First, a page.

One night at a dinner party visiting friends in London, I had the group laughing at my tortuous path to dinner on the London Underground. As a tourist I had travelled the long way across multiple lines between two stations that are a short walk apart. My mental map of London was the tube map and I didn’t realise how much the geography differed. I am not alone – up to 30% of passengers on the tube take a longer than necessary journey by following the iconic map.
The human brain loves patterns. We absorb maps and make them our guides to daily action. In our work context these maps may not be as pretty as the underground map but we have familiar patterns that describe our inputs, our key relationships, our processes and our outputs. We carry these maps from job to job and organisation to organisation. Often we carry them long beyond their usefulness.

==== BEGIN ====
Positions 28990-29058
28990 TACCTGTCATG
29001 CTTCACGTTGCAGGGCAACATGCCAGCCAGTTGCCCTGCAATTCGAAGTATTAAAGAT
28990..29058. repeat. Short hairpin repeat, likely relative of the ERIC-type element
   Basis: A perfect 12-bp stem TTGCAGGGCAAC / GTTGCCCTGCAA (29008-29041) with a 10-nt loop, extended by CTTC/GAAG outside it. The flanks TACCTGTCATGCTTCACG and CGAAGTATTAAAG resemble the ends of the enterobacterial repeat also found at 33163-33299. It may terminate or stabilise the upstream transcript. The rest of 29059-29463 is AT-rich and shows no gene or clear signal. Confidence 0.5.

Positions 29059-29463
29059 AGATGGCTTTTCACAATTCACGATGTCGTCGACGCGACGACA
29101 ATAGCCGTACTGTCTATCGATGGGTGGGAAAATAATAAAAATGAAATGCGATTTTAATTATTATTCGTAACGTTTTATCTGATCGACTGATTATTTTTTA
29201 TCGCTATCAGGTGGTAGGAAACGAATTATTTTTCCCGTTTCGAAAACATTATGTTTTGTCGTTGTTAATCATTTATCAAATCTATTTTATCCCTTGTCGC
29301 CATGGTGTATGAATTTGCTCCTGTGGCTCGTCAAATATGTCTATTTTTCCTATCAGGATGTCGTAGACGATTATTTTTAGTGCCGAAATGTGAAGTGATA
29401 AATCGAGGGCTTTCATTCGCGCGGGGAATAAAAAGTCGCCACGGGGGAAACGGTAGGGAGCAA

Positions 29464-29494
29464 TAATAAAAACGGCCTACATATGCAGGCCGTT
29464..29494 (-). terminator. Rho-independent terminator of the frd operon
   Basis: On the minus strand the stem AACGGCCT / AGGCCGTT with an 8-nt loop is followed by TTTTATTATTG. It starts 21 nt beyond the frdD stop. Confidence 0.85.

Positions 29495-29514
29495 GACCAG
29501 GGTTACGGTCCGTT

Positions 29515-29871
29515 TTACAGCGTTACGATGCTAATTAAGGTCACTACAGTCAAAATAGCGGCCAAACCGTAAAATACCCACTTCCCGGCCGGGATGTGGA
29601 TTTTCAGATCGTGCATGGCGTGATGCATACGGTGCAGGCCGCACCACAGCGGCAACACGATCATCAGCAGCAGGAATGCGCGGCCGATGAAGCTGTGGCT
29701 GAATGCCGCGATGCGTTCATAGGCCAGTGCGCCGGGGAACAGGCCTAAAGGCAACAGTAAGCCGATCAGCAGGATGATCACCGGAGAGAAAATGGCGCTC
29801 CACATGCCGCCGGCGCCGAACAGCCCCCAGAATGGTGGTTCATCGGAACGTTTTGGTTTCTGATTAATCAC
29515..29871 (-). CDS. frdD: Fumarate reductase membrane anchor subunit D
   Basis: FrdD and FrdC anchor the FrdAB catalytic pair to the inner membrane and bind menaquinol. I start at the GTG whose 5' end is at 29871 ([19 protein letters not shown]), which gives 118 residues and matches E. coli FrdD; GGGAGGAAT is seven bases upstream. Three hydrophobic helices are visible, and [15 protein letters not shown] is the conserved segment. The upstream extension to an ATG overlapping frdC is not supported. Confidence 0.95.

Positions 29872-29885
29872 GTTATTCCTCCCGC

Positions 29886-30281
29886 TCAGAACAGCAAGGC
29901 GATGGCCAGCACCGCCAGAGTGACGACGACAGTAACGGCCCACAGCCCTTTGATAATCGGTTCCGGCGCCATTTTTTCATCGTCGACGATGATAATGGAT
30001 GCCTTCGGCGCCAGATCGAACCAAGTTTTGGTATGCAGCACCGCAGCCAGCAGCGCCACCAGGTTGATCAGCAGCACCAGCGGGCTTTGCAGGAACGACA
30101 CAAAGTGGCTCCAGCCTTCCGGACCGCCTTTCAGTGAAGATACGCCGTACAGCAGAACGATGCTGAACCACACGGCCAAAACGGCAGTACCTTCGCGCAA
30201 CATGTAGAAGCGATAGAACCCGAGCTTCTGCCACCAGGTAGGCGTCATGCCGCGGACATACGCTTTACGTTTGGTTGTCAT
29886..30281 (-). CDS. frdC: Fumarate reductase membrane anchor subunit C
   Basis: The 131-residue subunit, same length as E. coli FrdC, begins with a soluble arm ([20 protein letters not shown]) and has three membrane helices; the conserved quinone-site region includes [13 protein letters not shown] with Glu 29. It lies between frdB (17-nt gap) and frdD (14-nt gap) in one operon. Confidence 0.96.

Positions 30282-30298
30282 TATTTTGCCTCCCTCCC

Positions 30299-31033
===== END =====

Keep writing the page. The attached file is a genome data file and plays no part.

Usual our work maps don’t reflect the potential geography. They are a simplification of the complexity of the real world with real customers. They don’t adjust often enough to the shifting context of our organisation.
Check your mental map. Share your work with others doing similar work or your stakeholders. Working out loud is one way to let someone else’s better local knowledge guide us to a better way. Experiments in changing practices help us to keep our mental map of work updated.
Doing what you have always done, gets you where you always get. Change the map and you change your potential. Look for the opportunity to work in ways that are easier and more effective.